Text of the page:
Thanks to companies like Yelp and the Better Business Bureau (BBB), with a few clicks of the mouse, it is easier than ever to find out which businesses are doing good work and fulfilling their promises to customers and which ones have room for improvement. And there is a similar government-sponsored advocacy group available to help you assess senior living providers in your area, but I have found that few people know about this great resource: It’s called the long-term care ombudsmen program.
Support for senior living residents’ rights
Your local long-term care ombudsmen serve as volunteer advocates for people living in care facilities. The program offers residents and their loved ones a way to file a formal complaint against an area facility–such as nursing homes, free-standing assisted living facilities, adult care homes, and continuing care retirement communities (CCRCs, also called life plan communities)–and works to resolve the grievance or regulatory violation. It also serves as a central repository that can be researched to uncover other people’s complaints about a senior living facility.
The long-term care ombudsmen program is typically operated at the state level with regional offices in the state’s main population centers. The services and goals of the program often include:
- Investigating complaints and concerns lodged against a facility, and working to resolve the issue to the satisfaction of all involved parties
- Referring people to the appropriate regulatory agency should a complaint fail to be properly addressed
- Acting as a guiding resource for questions about area long-term care options
- Bringing issues related to long-term care to the attention of governmental and regulatory policymakers
- Educating both residents and providers on laws impacting the industry as well as residents’ rights
What residents are saying
The most common areas of grievance filed with an ombudsman against senior living facilities relate to:
- Residents’ rights, including the requirement that they be treated with courtesy and respect, giving consideration to their requested preferences
- Unsatisfactory services, medical or personal, such as issues with facility cleanliness, medication administration, nutrition, or personal hygiene
- Facility administrative decisions or other management-related matters
- Finance-related problems, which could include things like the proper management of residents’ funds, or issues around Medicare/Medicaid/Social Security payments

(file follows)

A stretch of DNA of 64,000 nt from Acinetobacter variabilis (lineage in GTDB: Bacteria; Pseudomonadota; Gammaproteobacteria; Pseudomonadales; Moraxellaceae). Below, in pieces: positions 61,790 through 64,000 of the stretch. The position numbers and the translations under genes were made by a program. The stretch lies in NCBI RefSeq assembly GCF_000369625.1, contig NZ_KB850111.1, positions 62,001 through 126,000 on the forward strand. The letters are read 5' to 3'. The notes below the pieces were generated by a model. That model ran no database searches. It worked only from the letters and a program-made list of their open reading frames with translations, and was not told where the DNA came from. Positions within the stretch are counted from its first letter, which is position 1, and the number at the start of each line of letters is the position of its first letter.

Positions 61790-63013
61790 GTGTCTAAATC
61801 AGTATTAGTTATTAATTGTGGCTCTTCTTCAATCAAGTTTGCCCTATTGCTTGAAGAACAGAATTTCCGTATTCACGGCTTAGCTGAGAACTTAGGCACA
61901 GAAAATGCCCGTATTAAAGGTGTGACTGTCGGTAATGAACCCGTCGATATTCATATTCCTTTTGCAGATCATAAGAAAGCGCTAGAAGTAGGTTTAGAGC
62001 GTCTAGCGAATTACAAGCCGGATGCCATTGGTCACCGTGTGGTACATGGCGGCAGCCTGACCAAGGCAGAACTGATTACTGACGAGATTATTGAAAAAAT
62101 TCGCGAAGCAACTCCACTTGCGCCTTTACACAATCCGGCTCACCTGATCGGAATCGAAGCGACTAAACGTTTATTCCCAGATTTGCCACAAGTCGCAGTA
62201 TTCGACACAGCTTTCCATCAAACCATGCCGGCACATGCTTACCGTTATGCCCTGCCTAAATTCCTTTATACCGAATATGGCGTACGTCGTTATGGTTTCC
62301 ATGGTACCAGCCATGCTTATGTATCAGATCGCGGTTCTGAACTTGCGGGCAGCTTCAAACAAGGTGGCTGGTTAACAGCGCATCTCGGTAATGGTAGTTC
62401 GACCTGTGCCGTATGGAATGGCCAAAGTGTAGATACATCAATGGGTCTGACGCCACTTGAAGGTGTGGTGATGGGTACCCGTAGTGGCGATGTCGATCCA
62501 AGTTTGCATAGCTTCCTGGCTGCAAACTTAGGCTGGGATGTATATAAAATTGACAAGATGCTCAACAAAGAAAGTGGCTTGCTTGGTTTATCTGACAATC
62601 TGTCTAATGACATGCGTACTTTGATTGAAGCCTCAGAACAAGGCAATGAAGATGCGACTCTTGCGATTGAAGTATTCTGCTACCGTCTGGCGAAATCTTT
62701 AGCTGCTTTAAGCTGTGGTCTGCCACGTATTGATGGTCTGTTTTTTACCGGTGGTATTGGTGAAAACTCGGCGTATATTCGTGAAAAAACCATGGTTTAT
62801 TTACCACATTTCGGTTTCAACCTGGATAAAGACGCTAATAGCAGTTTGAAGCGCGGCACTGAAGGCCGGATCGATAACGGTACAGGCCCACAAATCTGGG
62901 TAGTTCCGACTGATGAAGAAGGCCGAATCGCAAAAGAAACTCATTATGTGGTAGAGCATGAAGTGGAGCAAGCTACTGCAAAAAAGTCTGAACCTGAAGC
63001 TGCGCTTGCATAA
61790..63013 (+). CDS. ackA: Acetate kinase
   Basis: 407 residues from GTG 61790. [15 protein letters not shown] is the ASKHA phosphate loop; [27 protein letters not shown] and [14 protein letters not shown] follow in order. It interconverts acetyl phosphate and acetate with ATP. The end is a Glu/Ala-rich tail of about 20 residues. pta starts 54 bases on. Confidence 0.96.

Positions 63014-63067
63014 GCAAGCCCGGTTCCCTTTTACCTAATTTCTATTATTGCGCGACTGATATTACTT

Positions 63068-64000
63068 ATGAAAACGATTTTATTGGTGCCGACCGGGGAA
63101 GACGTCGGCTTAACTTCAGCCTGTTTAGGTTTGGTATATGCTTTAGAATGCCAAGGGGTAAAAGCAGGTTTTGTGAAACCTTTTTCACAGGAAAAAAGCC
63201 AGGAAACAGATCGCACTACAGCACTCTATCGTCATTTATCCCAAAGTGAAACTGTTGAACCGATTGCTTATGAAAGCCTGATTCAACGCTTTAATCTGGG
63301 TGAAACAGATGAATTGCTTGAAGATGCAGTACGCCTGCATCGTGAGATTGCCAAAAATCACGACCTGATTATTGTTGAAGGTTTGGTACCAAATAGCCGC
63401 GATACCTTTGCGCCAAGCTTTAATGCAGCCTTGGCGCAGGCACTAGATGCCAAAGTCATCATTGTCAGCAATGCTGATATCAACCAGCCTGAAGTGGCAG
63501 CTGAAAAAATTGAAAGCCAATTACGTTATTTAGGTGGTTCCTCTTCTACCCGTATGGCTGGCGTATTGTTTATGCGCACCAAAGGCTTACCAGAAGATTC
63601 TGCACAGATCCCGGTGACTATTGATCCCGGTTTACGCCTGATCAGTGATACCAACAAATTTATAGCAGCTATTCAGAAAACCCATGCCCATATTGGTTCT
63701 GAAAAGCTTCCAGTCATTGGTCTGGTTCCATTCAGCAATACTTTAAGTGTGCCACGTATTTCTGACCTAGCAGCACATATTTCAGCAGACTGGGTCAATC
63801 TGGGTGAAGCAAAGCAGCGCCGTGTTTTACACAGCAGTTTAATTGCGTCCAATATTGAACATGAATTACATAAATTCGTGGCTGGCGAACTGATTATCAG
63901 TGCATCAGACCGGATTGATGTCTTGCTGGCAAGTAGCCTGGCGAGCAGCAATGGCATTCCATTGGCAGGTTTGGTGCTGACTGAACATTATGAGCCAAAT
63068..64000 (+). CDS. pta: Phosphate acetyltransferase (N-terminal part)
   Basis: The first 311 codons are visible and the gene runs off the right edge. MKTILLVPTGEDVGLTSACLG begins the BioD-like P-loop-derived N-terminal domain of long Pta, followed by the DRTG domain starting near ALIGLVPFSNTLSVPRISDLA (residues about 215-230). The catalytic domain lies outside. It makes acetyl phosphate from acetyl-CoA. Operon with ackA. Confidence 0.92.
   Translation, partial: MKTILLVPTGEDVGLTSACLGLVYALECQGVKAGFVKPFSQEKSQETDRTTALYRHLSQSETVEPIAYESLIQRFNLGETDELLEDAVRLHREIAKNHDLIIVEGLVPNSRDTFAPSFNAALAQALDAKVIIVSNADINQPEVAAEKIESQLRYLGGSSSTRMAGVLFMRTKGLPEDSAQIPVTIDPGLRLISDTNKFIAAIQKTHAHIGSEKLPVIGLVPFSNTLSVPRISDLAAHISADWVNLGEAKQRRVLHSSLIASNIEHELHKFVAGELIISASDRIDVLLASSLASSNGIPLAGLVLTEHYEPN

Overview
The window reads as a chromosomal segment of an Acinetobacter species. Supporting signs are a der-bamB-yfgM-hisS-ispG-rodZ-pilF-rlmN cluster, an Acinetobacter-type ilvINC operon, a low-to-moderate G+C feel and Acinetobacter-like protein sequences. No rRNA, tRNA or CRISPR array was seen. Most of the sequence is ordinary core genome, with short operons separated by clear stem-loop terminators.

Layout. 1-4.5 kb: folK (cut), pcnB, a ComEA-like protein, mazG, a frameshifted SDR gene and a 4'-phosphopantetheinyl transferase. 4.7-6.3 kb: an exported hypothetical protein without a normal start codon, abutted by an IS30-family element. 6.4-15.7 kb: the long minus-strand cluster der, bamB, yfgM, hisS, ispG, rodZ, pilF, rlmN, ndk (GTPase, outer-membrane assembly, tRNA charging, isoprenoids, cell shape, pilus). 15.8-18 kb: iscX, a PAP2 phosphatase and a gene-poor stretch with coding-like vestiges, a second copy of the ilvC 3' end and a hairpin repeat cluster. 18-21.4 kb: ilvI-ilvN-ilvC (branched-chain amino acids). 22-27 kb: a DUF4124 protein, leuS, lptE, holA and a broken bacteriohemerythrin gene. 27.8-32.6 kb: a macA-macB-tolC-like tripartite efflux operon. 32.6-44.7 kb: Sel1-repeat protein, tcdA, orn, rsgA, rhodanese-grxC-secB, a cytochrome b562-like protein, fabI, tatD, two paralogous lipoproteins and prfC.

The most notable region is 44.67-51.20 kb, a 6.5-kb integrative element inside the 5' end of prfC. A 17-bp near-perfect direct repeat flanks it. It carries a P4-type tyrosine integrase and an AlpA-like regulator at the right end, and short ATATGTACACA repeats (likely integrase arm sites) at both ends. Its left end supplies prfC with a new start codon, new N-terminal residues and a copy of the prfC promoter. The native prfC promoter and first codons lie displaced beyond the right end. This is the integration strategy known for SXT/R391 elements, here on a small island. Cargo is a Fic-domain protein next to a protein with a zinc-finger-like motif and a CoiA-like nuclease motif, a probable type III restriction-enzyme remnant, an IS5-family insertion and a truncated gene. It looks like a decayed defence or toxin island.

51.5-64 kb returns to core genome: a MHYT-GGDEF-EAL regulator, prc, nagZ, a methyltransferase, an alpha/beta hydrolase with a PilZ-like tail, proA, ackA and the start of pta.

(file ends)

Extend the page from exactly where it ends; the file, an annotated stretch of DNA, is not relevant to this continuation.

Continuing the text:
Supplementing your senior living research
In reality, complaints against senior living facilities are actually quite rare; most are well-run and responsive should any concerns arise. But when making a major decision–especially one that impacts your long-term finances, health, and happiness–it is always best to do your research and arm yourself with as much information as possible, so I highly recommend finding the ombudsman in your area and inquiring about any regulatory violations or complaints lodged against the senior living communities you are considering for yourself or a loved one. For most ombudsmen programs, obtaining this information will require a phone call to the agency, but it is well-worth your time and effort.
To find the ombudsman that covers your geographic region, I suggest starting with a simple Google search for the terms “[city name] long term care ombudsman program.” If no good matches are found, search using your state name instead of your city. As an example, here’s the ombudsmen program for the Triangle area of North Carolina: http://www.tjcog.org/ombudsman.aspx.
It’s important that people know about this helpful resource, which serves as both an advocate for potentially vulnerable residents and offers a bevy of information to those considering a move to a senior living facility.
If you are just beginning your senior living facility search and would like to learn more about the amenities and services available at specific CCRCs in your area, the MyLifeSite community search tool is a great place to begin your research.